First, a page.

Tennessee is a mortician, which I thought was a nice change to Disney princesses and legally blonde pampered girls, trying to show young women a more ‘normal’ way to look at life and behave. While Tennesse isn’t perfect herself with a smoking habit and cussing way too much, she loves her friends and would fight to defend them… which she does end up doing.

This story moves on to show Tennessee have a near-death experience, be shackled to a demon who feeds on her pain and negativity, fighting demons and ***SPOILER ALERT*** – saving her beloved dog Polar, a giant fluffy white pooch who pinged my heart strings when described.

The concept of Tennessee having a ‘demon’ be tethered to her, so she can fight and kill 1000 demons for a demon-queen, to ultimately be free… is immense. Disa Dawn warms up in the first three chapters, to get readers to love Tennessee and her friends, set the scene and thrusts the reader into this demonic struggle.

Tennesse shows a huge amount of courage, by facing demons who are trying to kill her, facing people who she secretly love (yes there’s a love-triangle!), managing several jobs and having health issues is example to the reader on how to look after yourself, and fight for what you believe in. It shows that Tennessee is resilient, is a fighter, which is a far more attractive quality than a preening princess, and her old love interest flares up creating more emotion for her.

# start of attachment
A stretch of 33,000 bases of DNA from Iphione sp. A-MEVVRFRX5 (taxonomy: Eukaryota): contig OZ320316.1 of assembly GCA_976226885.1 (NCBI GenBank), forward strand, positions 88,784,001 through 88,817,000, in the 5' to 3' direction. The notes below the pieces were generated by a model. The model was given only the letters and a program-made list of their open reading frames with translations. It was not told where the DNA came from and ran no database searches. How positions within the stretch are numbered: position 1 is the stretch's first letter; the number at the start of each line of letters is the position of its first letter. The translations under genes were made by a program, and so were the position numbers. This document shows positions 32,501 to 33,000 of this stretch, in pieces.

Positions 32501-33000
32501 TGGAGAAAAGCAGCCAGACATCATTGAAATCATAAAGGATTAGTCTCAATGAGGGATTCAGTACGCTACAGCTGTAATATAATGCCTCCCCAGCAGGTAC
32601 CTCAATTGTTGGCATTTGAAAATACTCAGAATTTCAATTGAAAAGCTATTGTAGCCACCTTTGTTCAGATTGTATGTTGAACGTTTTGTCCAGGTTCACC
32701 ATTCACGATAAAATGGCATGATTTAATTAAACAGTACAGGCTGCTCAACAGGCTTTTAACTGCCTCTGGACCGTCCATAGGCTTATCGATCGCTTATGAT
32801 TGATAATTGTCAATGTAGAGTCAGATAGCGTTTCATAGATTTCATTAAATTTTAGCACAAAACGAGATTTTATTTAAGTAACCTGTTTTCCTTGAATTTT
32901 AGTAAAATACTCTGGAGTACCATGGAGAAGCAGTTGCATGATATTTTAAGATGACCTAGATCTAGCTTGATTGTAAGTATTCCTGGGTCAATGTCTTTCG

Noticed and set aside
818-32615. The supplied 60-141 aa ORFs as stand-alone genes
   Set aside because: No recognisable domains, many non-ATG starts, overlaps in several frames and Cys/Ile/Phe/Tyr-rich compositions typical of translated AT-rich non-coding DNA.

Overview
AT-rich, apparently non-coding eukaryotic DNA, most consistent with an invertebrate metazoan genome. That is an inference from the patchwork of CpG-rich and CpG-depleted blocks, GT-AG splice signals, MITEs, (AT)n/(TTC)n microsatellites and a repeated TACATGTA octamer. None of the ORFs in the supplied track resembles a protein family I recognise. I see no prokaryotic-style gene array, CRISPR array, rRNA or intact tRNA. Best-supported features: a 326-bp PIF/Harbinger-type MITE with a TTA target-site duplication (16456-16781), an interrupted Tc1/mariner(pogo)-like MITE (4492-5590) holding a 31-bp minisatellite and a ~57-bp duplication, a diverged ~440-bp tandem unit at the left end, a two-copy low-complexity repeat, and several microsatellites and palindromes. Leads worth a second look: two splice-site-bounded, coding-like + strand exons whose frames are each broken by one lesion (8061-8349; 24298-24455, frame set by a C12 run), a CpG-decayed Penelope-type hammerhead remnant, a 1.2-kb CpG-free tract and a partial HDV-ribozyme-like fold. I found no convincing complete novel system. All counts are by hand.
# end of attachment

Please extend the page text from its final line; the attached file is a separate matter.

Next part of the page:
This book is engaging, Disa Dawn has researched how to engage an older audience, and while I don’t get the American slang (being British) it just set the character up to be more realistic and approachable, rather than some gorgeous blood-sucking heartthrob.

Tennesse England could be a good example for young women: fight for what you believe in, don’t give up and have friends around you.

Go check out Disa Dawn’s work, this is Book 1 of a series, and if you like the supernatural or fantasy, I do think you’ll enjoy this series.

A Review of: The Boy Who Dreamt the World: The Daydreamer Chronicles; Book 1.

Rating: 7 out of 10.

The Boy Who Dreamt the World: The Daydreamer Chronicles is a series written by an imaginative author who has created a potentially huge world made up of dreams. Something akin to what children might create, Book 1 is designed for the primary/middle-grade audience with the main character being a young boy who is a Daydreamer, caught up in the world of dreams, Reverie.